Mountain Climbing in Bike Leathers

Luckily for me the weather after a typhoon is often clear and I was rewarded with perfect views of Mount Fuji looking particularly picturesque with a layer of snow blanketing the top third of it. No wonder Chris had looked slightly worried when I left his house last week announcing my intention to climb Fuji.

However I am not easily put off and pointed Thelma in the direction of the mountain- only to find myself not lost exactly but spending two hours searching for the road up it - not feeling roughty toughty enough to attempt the climb from sea level,I was opting for the "easier" route from the fifth way station which, according to my map is at the end of a winding mountain road.

This mountain road was nowhere to be found as I got increasingly peeved at the lack of sign posts- yes, I could see the bloody mountain but just could not find the road. I asked various people but to no avail as they gave very complicated directions in Japanese or just gave up trying to explain.

At last I saw a sign that said "Mt Fuji" and pulled off the highway onto a side road which had an automatic toll gate- which, naturally I dodged around, and how glad I was as it only led to a theme park called Fuji Land, I considered having a go on the roller coaster in an attempt to spot the road but in reality I am a total wimp with theme park rides and end up vomiting afterwards.

Back to the highway (once more dodging around the toll gate), finally getting to the visitor centre and a sign, but due to the two hours of searching I had gone onto reserve fuel tank and hearing that it's an hour drive up to the fifth station, I had no option but to turn around and go back to town to fuel up.

The woman at the garage was very friendly and presented me with a pair of gloves- pointing at the snowy peak and saying i would need them up there. a little bit worrying I thought.

 

Happy and relieved to be on the right route, I recognised many of the roads I had criss-crossed earlier in my long search, and couldn't help marvelling at the total lack of signs for the country's most famous landmark.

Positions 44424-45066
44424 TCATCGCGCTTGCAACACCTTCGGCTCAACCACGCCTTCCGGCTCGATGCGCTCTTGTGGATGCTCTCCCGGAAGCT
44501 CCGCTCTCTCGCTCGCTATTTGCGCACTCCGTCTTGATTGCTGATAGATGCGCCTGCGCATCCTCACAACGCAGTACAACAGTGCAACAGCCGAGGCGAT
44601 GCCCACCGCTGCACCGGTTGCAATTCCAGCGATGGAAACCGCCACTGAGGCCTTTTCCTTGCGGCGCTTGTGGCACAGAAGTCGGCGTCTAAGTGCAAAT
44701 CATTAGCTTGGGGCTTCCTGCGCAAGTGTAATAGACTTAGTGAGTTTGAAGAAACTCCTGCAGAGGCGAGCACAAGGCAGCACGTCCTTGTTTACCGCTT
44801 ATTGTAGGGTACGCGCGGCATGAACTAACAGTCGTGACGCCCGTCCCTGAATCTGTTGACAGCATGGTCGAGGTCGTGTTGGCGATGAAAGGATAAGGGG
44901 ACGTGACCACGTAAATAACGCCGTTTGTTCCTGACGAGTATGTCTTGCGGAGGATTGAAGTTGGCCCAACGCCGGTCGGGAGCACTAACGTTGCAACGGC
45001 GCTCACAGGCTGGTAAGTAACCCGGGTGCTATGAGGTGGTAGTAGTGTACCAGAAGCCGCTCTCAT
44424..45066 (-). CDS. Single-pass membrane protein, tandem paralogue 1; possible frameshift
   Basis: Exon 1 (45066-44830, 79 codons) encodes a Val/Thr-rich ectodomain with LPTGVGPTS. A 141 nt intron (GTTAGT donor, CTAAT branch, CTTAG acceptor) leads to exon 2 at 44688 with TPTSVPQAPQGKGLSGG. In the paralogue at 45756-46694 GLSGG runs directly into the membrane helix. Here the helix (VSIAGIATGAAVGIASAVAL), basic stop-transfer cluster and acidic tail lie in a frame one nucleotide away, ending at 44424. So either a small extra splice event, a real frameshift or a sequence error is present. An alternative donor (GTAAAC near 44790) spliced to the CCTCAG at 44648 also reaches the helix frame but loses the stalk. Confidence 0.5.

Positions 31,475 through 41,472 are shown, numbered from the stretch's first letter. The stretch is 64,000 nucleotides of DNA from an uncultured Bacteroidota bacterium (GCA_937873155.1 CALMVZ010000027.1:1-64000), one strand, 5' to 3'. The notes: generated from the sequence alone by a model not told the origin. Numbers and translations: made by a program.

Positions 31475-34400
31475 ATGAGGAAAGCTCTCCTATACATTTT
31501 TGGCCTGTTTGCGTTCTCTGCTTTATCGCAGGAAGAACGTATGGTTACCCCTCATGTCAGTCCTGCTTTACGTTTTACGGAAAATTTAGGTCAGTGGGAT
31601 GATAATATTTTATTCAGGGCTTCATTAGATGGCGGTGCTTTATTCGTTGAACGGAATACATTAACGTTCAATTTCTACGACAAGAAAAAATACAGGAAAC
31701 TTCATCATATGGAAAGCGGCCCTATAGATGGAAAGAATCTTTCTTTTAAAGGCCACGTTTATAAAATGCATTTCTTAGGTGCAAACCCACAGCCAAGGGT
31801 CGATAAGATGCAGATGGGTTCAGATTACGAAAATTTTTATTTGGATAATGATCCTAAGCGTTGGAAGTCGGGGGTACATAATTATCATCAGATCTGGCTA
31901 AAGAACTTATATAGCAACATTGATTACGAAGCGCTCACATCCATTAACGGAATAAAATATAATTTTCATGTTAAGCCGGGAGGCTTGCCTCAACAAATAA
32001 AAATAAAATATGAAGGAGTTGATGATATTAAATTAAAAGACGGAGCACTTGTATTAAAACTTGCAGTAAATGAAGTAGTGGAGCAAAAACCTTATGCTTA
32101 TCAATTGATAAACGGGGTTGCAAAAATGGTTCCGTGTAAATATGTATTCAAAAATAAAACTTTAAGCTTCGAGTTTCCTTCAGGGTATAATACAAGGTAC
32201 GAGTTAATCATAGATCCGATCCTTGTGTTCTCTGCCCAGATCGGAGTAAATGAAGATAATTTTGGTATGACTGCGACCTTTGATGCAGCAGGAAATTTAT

But Fuji was worth it- the ride up on the bike was just over 20 minutes, easily overtaking the lumbering tourist coaches as they toiled up the twisting road.

I parked up Thelma, posed for the obligatory photos with the local tourists there and set off. There was a fairly big sign stating that Fuji is closed from 1st October until summer next year - whoops I thought. And continued regardless.

I was not alone either, there are no officious guards preventing the climb and in fact not even any barriers to get past, just a gate which to me was a challenge if not an open invitation as well as for the other foreigners on the mountain. I met two Brits and a Spanish couple as I toiled upwards. All noting my leather trousers but too polite to say anything about how incongruous I appeared in the snow wearing full bike gear.

 

It was amazing, the views were breathtaking - with Tokyo clearly visible even at 60 miles distance. And the climb itself breathtaking as I realised how unfit I was though the low levels of oxygen at almost 3000 metres altitude was a big factor (or so I like to kid myself).

As long as one of the couples stayed ahead of me, i knew I had a safety net if anything happened, first to drop out were the Brits at 2700 metres. We had a chat and I waved them off,  40 minutes later I realised that not only had the Spaniards taken a different route to me but in fact they had also started to head back down and were now 400 metres below me.

The snow was getting deep and the climb up the rock was increasingly treacherous and slippery while the clouds were closing in with a menacing look about them.

I gazed up with some regret at the torii (buddhist gates) pointing the way to the final ascent to the summit. I realised that unless I took some silly risks I would not make it all the way. Using the self timer I took photos of me in the snow and then started my descent. Feeling a sense of achievement in getting to the height I had reached.

By the time I reached Thelma in the car park, my legs were aching. I freewheeled the several miles down the mountain and back to town, then following a small road around a lake I found a spot where I set up my tent on the lakeshore with perfect views of Mount Fuji as the sun set.